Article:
Caroline's parents and 14 other family members were hidden in La Brutagne, a village near Limoges. Just days after the Normandy invasion, German soldiers arrived at the next village and demanded hostages to use in finding a stash of weapons. The mayor refused to give anyone up. The result: all of the town's men were shot; the women were shepherded into a church that was then torched, and the baker, who had given flour to Jews in both villages, was burned to death in his own oven.
Nathan shared fond recollections of her first visit to France. "As a teenager visiting my French cousins in Annecy for the first time, we started eating what I thought was the entire meal. It was just the first course. I fell in love with French food and have been ever since. In those days, however, I was not thinking Jewish food in France."
That would come years later, after she wrote "Jewish Cooking in America," "The New American Cooking," "Foods of Israel Today," "Joan Nathan's Jewish Holiday Cookbook," "The Jewish Holiday Baker" and more, besides hosting the PBS series "Jewish Cooking in America with Joan Nathan" and appearing as a guest on numerous programs including "Today," "Good Morning America," "The Martha Stewart Show" and National Public Radio.
"I'd never thought about the link between ancient Israel and modern France. When I talked with my editor at Knopf, Judith Jones, she said, 'There's nothing on the subject. Why not? Go and make a little visit to France.'"
Jones, who had been Julia Child's editor, triggered what would become a five-year project for Nathan.
"Our food may have started in ancient Israel, but it is a wandering or roaming cuisine that's rooted by dietary laws, rather than localities. It is a part of who we are," Nathan said.
GATEAU DE HANNOUKA (POLISH HANUKKAH APPLE CAKE)
Danielle Fleischmann bakes this apple cake in the same beat-up rectangular pan her mother used. Known as a "Jewish apple cake" because oil is substituted for butter, it is called gateau de Hannouka in France. When Danielle makes the cake, she uses very little batter, and half sweet and half tart apples, a combination that makes a really tasty version of this simple Polish cake. Although her mother grated the apples, Danielle cuts them into small chunks. I often make it in a Bundt pan and serve it sprinkled with sugar.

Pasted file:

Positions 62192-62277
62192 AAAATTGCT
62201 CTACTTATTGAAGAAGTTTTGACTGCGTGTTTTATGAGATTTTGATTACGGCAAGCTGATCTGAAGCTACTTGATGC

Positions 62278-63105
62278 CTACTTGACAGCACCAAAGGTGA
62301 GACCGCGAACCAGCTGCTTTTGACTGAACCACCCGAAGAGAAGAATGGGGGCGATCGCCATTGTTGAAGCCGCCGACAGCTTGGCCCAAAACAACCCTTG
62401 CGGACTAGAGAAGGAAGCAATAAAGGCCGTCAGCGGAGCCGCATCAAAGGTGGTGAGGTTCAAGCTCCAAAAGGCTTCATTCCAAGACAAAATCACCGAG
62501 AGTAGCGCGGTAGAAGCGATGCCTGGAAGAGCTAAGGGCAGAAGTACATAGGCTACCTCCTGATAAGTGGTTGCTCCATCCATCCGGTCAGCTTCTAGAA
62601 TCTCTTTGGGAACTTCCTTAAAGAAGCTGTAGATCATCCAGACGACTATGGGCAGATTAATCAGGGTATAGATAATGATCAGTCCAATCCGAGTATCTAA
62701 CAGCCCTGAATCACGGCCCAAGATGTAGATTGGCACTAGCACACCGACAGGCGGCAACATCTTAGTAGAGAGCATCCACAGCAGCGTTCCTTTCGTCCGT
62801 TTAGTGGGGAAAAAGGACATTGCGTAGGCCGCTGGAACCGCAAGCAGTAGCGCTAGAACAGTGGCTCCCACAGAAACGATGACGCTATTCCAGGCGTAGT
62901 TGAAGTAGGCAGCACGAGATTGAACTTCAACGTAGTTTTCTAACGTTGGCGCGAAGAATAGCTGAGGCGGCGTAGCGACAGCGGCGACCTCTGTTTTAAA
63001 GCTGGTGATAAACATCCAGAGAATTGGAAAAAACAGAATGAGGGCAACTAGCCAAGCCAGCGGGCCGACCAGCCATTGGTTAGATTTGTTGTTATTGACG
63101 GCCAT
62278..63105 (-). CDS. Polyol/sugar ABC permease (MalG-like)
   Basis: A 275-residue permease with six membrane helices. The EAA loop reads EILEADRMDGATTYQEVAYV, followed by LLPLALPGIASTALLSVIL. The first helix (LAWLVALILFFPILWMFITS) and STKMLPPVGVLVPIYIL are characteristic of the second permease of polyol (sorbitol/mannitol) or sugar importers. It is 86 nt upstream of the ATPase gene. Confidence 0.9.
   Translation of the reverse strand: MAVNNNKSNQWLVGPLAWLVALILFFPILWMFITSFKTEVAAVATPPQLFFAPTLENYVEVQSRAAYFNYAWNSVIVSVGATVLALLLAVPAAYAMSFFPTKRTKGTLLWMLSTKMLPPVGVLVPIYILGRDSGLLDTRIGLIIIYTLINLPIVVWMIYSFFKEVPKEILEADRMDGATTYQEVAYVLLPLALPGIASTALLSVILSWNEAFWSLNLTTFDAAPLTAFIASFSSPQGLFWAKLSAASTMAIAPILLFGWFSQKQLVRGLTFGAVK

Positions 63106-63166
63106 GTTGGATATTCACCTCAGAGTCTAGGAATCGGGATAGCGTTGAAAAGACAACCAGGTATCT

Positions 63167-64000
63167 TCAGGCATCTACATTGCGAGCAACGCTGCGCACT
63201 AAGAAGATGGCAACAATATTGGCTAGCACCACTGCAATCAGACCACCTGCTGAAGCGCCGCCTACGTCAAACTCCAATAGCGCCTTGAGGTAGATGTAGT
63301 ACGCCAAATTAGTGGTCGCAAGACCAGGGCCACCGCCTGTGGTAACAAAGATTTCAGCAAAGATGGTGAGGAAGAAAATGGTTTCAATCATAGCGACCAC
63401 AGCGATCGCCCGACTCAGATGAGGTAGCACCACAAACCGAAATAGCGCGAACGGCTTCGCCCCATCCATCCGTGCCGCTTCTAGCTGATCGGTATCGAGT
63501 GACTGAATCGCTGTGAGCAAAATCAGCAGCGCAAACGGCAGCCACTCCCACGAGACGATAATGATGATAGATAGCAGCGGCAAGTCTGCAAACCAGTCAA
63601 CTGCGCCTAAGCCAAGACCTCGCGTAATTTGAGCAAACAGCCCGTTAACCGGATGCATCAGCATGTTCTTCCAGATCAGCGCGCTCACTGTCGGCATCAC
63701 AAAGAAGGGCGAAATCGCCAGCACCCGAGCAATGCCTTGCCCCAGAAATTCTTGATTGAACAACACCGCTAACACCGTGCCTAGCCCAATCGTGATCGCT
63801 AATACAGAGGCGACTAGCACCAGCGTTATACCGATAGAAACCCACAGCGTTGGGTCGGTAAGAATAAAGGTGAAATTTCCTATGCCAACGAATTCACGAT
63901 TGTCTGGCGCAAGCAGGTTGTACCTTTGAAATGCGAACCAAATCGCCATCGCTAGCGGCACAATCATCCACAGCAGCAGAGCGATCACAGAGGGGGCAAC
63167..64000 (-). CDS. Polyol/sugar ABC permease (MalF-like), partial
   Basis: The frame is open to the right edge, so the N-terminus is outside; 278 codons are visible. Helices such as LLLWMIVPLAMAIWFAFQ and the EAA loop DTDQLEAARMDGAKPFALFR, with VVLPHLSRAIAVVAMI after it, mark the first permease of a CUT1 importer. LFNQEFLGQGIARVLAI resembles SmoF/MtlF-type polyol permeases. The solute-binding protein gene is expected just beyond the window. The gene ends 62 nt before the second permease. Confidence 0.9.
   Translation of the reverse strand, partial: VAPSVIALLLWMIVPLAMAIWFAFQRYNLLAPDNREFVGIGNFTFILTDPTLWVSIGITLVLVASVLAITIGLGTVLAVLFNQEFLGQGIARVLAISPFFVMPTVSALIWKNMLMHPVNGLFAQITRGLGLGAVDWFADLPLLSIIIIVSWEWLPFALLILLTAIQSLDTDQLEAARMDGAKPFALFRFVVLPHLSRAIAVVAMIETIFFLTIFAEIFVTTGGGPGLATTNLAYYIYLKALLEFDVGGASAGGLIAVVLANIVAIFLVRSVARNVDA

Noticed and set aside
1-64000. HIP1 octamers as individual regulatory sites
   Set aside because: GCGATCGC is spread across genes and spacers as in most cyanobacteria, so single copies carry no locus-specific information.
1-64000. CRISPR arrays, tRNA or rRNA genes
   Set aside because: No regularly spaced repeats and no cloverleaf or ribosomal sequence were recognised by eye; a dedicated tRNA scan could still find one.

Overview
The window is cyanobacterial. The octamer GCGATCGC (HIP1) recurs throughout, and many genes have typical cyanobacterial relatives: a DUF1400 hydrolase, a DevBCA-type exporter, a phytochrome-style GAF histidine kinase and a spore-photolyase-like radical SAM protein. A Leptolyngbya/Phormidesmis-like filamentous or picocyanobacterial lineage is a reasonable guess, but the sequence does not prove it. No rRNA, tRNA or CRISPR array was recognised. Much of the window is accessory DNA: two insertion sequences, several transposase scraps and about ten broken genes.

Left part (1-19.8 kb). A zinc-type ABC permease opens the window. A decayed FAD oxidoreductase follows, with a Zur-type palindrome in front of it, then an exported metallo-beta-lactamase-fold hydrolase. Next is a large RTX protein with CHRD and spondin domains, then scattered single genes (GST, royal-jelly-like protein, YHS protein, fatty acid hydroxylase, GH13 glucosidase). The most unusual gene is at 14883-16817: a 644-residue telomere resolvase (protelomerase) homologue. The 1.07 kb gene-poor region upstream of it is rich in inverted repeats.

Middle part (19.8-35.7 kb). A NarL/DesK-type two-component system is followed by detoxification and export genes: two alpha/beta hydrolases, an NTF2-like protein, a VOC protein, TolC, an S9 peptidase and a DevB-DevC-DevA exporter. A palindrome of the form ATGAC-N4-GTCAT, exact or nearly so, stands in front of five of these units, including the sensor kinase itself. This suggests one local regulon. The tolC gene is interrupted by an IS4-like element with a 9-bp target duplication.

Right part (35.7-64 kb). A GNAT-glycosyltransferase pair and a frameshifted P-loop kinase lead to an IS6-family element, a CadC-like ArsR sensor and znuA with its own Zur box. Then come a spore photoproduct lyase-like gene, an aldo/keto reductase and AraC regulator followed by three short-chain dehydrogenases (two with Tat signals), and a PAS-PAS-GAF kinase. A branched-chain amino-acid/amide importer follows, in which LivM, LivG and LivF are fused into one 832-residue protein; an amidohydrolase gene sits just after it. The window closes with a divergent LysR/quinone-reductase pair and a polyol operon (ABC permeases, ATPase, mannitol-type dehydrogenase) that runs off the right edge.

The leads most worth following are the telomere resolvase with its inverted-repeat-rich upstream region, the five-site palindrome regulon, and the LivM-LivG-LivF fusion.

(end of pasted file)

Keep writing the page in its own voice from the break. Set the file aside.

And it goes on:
1 cup vegetable oil, plus more for greasing the pan
5 apples (3 Fuji and 2 Granny Smith, or any combination of sweet and tart apples), peeled, cored and cut into 1/2-inch pieces (about 6 cups)
Grated zest and juice of 1 lemon
1/3 cup walnut halves, roughly chopped
1 1/2 tsps. ground cinnamon
2 cups all-purpose flour
1 tsp. baking powder
1/8 tsp. salt
2 Tbsps. chopped almonds
1 1/4 cups plus 2 Tbsps. sugar
4 large eggs
1/4 tsp. almond extract
Preheat the oven to 350 degrees, and grease a Bundt pan or a 9-by-13-inch baking pan.
Toss the apples in a large bowl with the zest and juice of the lemon, the walnuts and the cinnamon.
Pulse together the flour, baking powder, salt, almonds, and 1 1/4 cups of the sugar in the bowl of a food processor fitted with a steel blade. With the food processor running, add the eggs, oil and almond extract, processing until just mixed.
Spoon 1/3 of the batter over the bottom of the pan. Scatter the apples on top, and cover the apples with the remaining batter. Sprinkle the top with the remaining 2 tablespoons sugar (you'll need less if using a Bundt pan).
Bake for 45-60 minutes, or until golden and cooked through. The cake will take a shorter time to bake in the shallow rectangular pan than in the Bundt pan.
Makes 8 to 10 servings
QUICK GOAT CHEESE BREAD WITH MINT AND APRICOTS